If my reading of longlist nominee Miss Burma was the least read book, then Home Fire certainly appears to be one of the more popular reads of my fellow reviewers. Written by Kamila Shamsie, a British-Pakistani author, Home Fire strikes a relevant chord in the post 9/11 world where discrimination against Muslim men and women in our airports, media, and among the general public is
Claire McAlpine
I read Home Fire in two days, I thought it was brilliantly done, heartbreaking, tragic, essential.

Underpinning the novel is the premise of Sophocles' 5thC BC play Antigone, an exploration of the conflict between those who affirm the individual's human rights and those who must protect the state's security.

Before reading Kamila Shamsie's Home Fire, I downloaded a translation of Antigone to read, acknowledging herself that Anne Carson's translation of Antigone (Oberon Books, 2015) and
The Burial a
Sonja Arlow
Feb 09, 2018 rated it really liked it
A few years ago, one of my best friends eloped to marry a wonderful man. The fact that he was Muslim never even registered with me until she, a former Catholic, tentatively started telling people about this. She got mixed reactions even from those closest to her. Most recently her longest standing friend from London flatly refused to come visit her in SA because of “that Muslim” whom she has never spoken to or met. It broke her heart.

So, at the start of Eamonn and Aneeka’s relationship I though
Dannii Elle
This is my sixth (and favourite) book read from the Women's Prize for Fiction longlist.

This contemporary reimagining of Antigone uses a multitude of perspectives as a nexus to explore the differing experiences a Muslim individual can face, whilst residing in Britain. The opening scene introduces the reader to Isma, as a rigorous searching of her possessions ensues before boarding her plane to America. Her embarrassment is acute, and yet she knows she must say thank you for the privilege of being
Peter Boyle
Apr 02, 2018 rated it really liked it
"Everything else you can live around, but not death. Death you have to live through."

Well I can certainly see why this novel has earned heavy praise. It examines provocative themes like the plight of the modern Muslim and radicalization in such a nuanced and insightful way. But the aspect of the story I admired most was its focus on family, and in particular, the sacrifices we make for our loved ones. When you value their happiness as more important than your own. When the thought of living with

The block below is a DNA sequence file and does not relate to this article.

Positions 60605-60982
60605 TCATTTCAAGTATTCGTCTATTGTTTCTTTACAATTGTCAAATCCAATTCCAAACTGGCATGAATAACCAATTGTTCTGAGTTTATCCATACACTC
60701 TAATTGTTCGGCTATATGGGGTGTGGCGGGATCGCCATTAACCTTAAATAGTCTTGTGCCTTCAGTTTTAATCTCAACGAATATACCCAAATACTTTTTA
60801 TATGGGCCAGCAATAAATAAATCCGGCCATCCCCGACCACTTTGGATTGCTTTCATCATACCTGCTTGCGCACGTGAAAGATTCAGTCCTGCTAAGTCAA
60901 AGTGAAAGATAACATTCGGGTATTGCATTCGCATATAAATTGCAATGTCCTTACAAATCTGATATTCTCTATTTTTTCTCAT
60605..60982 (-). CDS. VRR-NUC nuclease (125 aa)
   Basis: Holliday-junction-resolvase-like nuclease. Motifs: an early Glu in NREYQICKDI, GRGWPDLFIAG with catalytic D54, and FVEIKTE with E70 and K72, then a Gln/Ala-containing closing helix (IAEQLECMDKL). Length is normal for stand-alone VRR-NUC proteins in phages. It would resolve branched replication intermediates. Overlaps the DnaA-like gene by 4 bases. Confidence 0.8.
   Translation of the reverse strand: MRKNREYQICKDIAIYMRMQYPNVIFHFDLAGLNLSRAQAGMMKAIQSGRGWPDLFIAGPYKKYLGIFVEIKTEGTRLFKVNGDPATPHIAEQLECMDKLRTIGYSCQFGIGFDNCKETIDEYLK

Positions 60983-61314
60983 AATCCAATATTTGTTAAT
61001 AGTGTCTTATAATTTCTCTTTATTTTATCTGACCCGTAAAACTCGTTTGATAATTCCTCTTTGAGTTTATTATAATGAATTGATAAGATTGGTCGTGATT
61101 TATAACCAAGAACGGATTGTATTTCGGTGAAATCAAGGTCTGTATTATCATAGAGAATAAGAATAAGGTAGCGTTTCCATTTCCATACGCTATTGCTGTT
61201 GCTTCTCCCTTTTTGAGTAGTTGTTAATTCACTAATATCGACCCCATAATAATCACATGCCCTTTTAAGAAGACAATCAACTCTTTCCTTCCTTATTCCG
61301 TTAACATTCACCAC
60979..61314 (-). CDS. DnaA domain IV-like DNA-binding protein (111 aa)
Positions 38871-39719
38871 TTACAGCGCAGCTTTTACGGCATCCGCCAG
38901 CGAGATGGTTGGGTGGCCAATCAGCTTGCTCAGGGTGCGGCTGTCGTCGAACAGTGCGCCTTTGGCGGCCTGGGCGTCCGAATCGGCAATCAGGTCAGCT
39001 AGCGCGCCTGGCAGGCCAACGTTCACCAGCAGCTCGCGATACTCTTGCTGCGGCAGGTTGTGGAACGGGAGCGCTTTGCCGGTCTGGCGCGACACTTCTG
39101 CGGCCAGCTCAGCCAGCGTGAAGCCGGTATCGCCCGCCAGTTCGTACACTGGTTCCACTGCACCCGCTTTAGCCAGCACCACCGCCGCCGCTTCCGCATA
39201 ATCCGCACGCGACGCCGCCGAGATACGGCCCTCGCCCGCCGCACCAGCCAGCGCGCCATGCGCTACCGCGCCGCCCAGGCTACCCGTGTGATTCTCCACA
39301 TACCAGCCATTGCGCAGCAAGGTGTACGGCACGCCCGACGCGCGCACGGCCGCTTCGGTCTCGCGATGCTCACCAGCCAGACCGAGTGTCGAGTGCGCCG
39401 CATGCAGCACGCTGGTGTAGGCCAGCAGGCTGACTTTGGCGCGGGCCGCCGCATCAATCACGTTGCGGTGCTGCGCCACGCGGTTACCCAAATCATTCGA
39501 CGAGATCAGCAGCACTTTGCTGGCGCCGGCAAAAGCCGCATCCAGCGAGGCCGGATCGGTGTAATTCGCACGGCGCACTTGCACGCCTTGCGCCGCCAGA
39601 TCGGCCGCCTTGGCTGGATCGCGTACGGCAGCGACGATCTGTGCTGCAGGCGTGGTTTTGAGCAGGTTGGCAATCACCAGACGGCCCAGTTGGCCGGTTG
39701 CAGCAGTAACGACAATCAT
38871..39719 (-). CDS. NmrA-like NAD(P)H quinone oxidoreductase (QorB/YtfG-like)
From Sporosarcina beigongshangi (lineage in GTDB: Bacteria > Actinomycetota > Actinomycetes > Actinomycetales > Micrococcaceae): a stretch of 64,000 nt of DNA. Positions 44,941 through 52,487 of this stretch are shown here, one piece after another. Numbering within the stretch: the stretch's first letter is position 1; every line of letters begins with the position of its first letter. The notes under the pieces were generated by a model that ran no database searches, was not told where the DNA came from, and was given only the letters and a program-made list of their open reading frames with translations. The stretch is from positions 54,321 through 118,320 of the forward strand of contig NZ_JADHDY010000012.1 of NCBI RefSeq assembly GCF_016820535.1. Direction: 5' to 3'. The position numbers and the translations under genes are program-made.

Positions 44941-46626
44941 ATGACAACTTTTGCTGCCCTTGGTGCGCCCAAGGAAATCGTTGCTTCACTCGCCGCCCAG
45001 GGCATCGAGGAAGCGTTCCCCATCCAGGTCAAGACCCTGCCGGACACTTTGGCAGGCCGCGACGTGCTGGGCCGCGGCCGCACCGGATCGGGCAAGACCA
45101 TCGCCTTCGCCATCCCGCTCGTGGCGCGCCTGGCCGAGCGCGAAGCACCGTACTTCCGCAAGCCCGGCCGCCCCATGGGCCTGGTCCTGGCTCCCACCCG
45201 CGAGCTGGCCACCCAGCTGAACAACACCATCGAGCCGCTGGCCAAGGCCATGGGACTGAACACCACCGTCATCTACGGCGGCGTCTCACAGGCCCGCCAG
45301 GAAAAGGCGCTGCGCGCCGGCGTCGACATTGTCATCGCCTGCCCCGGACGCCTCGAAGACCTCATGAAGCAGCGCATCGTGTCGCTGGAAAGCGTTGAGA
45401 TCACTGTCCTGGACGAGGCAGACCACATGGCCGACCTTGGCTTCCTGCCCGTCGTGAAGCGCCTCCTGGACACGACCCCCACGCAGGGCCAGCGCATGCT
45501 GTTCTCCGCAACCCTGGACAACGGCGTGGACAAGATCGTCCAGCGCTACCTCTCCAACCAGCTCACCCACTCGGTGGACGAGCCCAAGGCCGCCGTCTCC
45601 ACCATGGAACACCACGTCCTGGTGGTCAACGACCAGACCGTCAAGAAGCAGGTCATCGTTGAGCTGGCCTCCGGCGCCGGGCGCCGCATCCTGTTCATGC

Aug 05, 2017 rated it really liked it  ·  review of another edition
Now Winner of the Women's Prize for Fiction 2018 - well-deserved!!
" - Go back to uni, study the law. Accept the law, even when it's unjust.
- You don't love either justice or our brother if you can say that."

This book tells the story of a British family with Pakistani roots that gets torn apart by the ideology of jihad - and the story is modeled after Sophocles' classic greek tragedy Antigone. I loved the idea, as it underlines that the turmoil we are facing today is not as new as we like to as
Sep 23, 2018 rated it really liked it  ·  review of another edition
[4+ ] Home Fire is about two sisters and a brother who are pulled in different directions by outside forces. This short novel packs a strong punch - I was mesmerized and terrified. It is based on Antigone and even though I'm vaguely familiar with the story, I was still surprised and stunned.
Aug 16, 2017 rated it really liked it  ·  review of another edition
Shelves: 2017-booker, 2017
I have not read any of Shamsie’s previous novels, so this was new territory for me. It’s a good sign, I guess, that I have immediately added two other books to my “to read” list to try some more. This book isn’t perfect, but it is very, very good.

I have seen some discussions about the use Shamsie makes of Antigone, perhaps specifically Anouilh’s version produced in occupied France during World War II. This influence is clear. You can map the characters in Home Fire against characters in Antigone
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Kamila Shamsie was born in 1973 in Karachi, where she grew up. She has a BA in Creative Writing from Hamilton College in Clinton, NY and an MFA from the University of Massachusetts, Amherst. While at the University of Massachusetts she wrote In The City By The Sea , published by Granta Books UK in 1998. This first novel was shortlisted for the John Llewelyn Rhys Award in the UK, and Shamsie recei ...more
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“For girls, becoming women was inevitability; for boys, becoming men was ambition” 33 likes
“Grief was what you owed the dead for the necessary crime of living on without them.” 19 likes